The tests for the chokes themselves demanded that nine different rated switches should be tested at the required power factor. Other manufacturers of chokes tend to do this using separate air-cored chokes and several external resistors. However, there are two key problems with this process. The first is that multiple separate chokes must be used in this scheme, which means that the space required and capital outlay is high. The second is that external resistors tend to run at surface temperatures of around 300 degrees centigrade, which means that they must be ventilated and guarded.
Air-cored chokes do not saturate but to achieve the levels of inductance required, in this instance to a maximum of 450mH, they would have to be physically very large. Furthermore, air-cored chokes have very high stray fields which can cause health and safety problems.
“When a client contacted us to provide some chokes for load testing of appliance switches to BS EN 61058-2-1 and BS EN 60669-2-1 the requirement seemed relatively straightforward,” recollects Steve Hughes, director of REO UK.
“The units should not saturate at anything less than twice the nominal current and the inductance should also remain linear to this point. The standard states that the ‘Switches shall have adequate making and breaking capacity’ and, in order to satisfy this requirement, the switches are usually tested at 1kV AC with a number of operations per minute according to their nominal current rating. This is typically 30 operations per minute if the rated current does not exceed 10A.”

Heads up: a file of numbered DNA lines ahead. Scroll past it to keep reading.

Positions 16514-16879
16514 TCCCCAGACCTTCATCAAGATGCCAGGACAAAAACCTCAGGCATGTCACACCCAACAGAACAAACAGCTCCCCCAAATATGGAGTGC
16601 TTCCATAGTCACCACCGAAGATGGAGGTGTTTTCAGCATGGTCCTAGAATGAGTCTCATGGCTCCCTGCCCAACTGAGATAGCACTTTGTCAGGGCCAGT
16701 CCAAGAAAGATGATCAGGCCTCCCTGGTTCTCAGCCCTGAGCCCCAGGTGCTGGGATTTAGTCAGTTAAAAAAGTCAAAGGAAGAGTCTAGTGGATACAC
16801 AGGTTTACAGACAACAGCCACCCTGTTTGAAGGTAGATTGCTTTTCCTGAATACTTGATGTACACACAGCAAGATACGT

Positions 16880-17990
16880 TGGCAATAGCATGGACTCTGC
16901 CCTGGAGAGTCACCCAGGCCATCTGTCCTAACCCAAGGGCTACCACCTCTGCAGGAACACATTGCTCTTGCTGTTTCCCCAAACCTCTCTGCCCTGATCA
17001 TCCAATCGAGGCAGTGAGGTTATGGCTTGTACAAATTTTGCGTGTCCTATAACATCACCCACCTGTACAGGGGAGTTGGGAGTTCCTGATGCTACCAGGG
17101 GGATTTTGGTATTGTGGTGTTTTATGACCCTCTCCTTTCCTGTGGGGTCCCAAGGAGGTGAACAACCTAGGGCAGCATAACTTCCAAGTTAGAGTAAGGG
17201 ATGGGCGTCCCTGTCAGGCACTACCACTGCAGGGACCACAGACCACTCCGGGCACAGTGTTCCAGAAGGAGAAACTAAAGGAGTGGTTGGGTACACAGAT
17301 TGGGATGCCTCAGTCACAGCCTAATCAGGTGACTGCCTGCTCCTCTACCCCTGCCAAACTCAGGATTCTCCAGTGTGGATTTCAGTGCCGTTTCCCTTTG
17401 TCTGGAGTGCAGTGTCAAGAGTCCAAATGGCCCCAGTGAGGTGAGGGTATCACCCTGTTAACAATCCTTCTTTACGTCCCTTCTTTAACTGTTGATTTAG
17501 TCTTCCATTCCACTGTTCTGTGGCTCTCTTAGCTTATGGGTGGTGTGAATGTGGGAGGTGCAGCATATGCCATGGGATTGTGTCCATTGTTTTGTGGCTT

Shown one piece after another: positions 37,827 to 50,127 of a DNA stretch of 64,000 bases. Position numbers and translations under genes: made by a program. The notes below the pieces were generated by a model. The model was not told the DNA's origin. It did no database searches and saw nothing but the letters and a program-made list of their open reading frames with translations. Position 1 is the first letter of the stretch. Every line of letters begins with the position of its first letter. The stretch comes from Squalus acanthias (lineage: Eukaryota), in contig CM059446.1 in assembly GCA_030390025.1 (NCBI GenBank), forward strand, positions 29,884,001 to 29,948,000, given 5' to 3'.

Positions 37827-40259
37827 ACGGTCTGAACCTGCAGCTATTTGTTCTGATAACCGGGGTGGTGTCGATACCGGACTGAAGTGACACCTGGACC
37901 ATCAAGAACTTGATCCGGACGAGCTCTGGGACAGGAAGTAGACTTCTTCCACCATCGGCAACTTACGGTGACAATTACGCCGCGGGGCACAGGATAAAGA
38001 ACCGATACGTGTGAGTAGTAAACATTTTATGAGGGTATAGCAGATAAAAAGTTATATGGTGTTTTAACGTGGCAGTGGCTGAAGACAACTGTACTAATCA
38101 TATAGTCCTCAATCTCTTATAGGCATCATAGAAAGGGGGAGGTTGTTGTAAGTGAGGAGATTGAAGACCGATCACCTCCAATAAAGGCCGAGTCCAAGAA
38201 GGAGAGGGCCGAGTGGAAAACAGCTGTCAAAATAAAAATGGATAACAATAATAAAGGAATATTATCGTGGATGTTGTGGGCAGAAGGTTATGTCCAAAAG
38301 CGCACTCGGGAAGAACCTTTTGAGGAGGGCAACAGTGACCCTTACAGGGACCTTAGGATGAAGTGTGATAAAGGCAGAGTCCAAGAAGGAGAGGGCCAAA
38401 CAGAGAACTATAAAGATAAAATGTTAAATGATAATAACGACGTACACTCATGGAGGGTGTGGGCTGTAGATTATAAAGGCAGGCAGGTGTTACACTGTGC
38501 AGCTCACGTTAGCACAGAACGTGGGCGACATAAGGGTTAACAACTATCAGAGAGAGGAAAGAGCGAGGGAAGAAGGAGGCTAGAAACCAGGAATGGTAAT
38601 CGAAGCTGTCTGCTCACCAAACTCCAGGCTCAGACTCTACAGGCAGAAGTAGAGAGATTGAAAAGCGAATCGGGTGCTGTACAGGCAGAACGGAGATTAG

Power factor is the ratio between real and reactive power flowing in a circuit and is an important consideration when rating switches. Loads like fluorescent tube lighting and transformers for powering low voltage lighting have power factors of much less than the ideal of unity and so the switches used in these applications must be capable of safely switching the current. In test applications it is usual for linear inductance and resistance to be used to derive the required load at the correct power factor.
“REO chose to realise the whole requirement using one iron-cored choke, with multiple taps and high DC resistance,” continues Steve Hughes. “The core was of significant size to ensure that linearity and saturation requirements were easily met. The test can be easily automated as it is just a question of changing taps and external resistors are no longer needed due to the high winding resistance. The chokes run cool to the touch and with minimal stray field emissions.”
“The customer is immensely satisfied with our solution. The current requirement in this case was relatively small, but the need for a flexible and economical solution was of the utmost importance. REO demonstrated its competence in the field of wound component design but also its knowledge of test engineering and knowing what works best in test laboratories.”